In the past 12 months, Vermont has endured an unprecedented number of damaging storms.
In December, a powerful winter storm known as a bomb cyclone brought 70 mph wind gusts, freezing temperatures and left more than 75,000 people without power two days before Christmas. In July, catastrophic and historic flooding across the state made national headlines. Roads and bridges were washed away, and power was knocked out for days until flood waters receded and crews could repair the damage.
“We all see the severe impacts from storms, we know the impact outages have on your lives, and the status quo is no longer enough,” said Mari McClure, president and CEO of Green Mountain Power (GMP), the state’s largest electric utility.
To boost the resiliency of its system and to reduce costs for both the company and consumers, GMP has announced a Zero Outages Initiative, which aims to ensure all customers, whether they are city dwellers or those living in remote areas, experience zero power outages by 2030.
Microgrids are a key component of the initiative
The multiyear initiative will create layers of resilience through the undergrounding and storm-hardening of power lines as well as the deployment of energy storage batteries and microgrids.
GMP will use circuit-level resiliency data, community vulnerability data from the Centers for Disease Control, topography and other metrics to prioritize and develop resiliency plans for each of the utility’s 300 circuits.
The company expects to complete the work in two phases, first addressing customers in rural central and southern Vermont.
According to GMP’s filing with regulators, phase one of the Zero Outages Initiative will be accomplished over the next two years. During this phase, the utility expects to invest $250 million in undergrounding and storm-hardening power lines and $30 million on energy storage projects, including microgrids and residential batteries for those living in remote locations.
Plans for phase two, which should launch in 2026, have not yet been filed, but GMP expects to integrate emerging technologies like bidirectional charging, which allows homes to use electric vehicle batteries as a power source.
“Projects to reinforce the grid and integrate energy storage are more important than ever,” said Jeff Schlegelmilch, director of the National Center for Disaster Preparedness at Columbia University’s Climate School. He delivered a similar message during his keynote address at Microgrid 2022, Microgrid Knowledge’s annual industry conference.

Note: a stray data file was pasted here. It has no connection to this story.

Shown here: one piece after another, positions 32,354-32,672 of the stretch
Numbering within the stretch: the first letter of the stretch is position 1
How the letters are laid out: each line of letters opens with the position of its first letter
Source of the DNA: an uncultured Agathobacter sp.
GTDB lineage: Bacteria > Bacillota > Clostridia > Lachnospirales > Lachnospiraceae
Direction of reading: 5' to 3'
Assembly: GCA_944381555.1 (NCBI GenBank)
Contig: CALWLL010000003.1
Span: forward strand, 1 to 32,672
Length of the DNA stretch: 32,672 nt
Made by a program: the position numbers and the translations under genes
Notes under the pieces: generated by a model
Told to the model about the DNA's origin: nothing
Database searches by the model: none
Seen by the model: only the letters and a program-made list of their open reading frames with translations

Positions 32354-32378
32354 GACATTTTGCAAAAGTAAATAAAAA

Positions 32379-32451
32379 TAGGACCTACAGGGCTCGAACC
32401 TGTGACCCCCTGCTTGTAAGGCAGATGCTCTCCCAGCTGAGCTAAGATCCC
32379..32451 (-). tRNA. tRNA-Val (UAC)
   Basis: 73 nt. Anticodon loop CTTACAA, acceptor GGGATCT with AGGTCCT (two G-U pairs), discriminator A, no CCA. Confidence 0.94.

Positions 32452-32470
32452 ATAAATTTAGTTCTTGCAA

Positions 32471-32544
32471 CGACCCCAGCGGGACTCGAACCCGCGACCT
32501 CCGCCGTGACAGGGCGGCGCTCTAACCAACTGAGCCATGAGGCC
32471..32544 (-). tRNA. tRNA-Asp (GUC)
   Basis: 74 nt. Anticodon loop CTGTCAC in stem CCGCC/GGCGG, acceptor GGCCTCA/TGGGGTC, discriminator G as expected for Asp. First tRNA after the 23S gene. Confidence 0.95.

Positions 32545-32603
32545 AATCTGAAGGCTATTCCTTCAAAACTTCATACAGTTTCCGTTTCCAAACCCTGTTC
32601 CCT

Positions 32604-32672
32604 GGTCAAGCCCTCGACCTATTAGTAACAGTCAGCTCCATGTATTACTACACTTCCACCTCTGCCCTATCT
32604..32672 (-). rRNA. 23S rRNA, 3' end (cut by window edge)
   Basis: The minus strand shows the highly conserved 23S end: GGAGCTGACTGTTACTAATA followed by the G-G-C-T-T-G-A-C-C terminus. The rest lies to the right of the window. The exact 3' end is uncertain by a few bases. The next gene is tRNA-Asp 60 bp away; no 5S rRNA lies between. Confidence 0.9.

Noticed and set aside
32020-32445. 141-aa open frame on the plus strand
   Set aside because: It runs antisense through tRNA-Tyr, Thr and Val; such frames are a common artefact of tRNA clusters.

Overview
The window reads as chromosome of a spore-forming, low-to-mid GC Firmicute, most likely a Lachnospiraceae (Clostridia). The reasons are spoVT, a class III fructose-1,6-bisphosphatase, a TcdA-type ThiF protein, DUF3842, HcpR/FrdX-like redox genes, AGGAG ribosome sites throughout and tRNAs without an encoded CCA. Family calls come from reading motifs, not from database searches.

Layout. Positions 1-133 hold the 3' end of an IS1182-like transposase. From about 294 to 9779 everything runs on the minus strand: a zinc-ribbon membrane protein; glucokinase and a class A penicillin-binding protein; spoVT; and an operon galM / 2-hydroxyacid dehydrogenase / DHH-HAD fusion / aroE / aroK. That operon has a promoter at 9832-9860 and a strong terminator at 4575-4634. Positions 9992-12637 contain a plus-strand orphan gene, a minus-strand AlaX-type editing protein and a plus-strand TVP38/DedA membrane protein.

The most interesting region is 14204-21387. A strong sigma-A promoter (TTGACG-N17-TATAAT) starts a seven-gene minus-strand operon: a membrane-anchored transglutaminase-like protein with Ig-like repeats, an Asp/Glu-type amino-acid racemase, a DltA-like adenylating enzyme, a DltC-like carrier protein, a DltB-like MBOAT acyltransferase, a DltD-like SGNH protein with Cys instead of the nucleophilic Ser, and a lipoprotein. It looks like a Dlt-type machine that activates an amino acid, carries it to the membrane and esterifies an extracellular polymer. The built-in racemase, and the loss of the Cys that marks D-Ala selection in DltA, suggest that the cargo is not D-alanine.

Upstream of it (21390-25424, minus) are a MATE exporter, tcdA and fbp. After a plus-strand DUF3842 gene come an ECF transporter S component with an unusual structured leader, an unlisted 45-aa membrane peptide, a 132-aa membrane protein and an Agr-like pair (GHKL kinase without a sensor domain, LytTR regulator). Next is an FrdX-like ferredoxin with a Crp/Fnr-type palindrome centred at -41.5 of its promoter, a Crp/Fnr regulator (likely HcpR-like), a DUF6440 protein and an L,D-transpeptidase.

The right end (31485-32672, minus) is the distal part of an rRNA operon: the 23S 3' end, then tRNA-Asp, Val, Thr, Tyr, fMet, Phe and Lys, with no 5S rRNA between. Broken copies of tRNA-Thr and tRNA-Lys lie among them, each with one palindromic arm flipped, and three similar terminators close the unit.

More than just resilience: Lower costs and improved safety are other expected benefits of the initiative
Building resilience into the grid is essential because it facilitates broader well-being, Schlegelmilch added.
But resilience can also reduce costs to both the utility and the customer. The Zero Outages initiative is expected to ultimately do just that.
GMP, which provides electricity to more than 75% of the state, said the three worst storms in its history in terms of damage occurred in the last 12 months. Those repairs cost the utility more than $45 million.
Over the past 10 years, storms in the GMP service area caused $115 million in damage – with 40% of those costs hitting in just the last two years.
“We know that we will continue to see an increase in extreme weather events, and research shows that every dollar invested in disaster preparedness and mitigation ultimately saves several times more in avoided response and recovery costs, while also preventing health and safety impacts,” Schlegelmilch said.
“This will be a game changer,” said Mike Tyler, a GMP line worker based in Rutland, Vermont. “For customers, the lights stay on for them, and then for us in the field, it increases safety. … Our exposure to the most severe elements will be reduced with Zero Outages, and our neighbors stay powered up.”
A first of its kind initiative
GMP believes its Zero Outages Initiative is a first of its kind in the U.S.
The initiative will build on steps the utility has taken to improve its resilience and create a large energy storage network. In addition to 50 miles of underground lines GMP has installed in rural residential areas, the company has several active microgrids, including installations in Panton and Rutland, Vermont. It also employs utility-scale batteries and a vehicle-to-grid system powered by electric school buses.
GMP has already installed 5,000 batteries in customers’ homes and recently saw its request to lift the enrollment cap on its residential battery program approved by Vermont regulators, a necessary step to achieving zero outages.
“We are motivated to do all we can to combat climate change and create a Vermont that is sustainable and affordable, but we must move faster,” McClure said.
Track news about utility microgrid projects. Subscribe to the free Microgrid Knowledge Newsletter.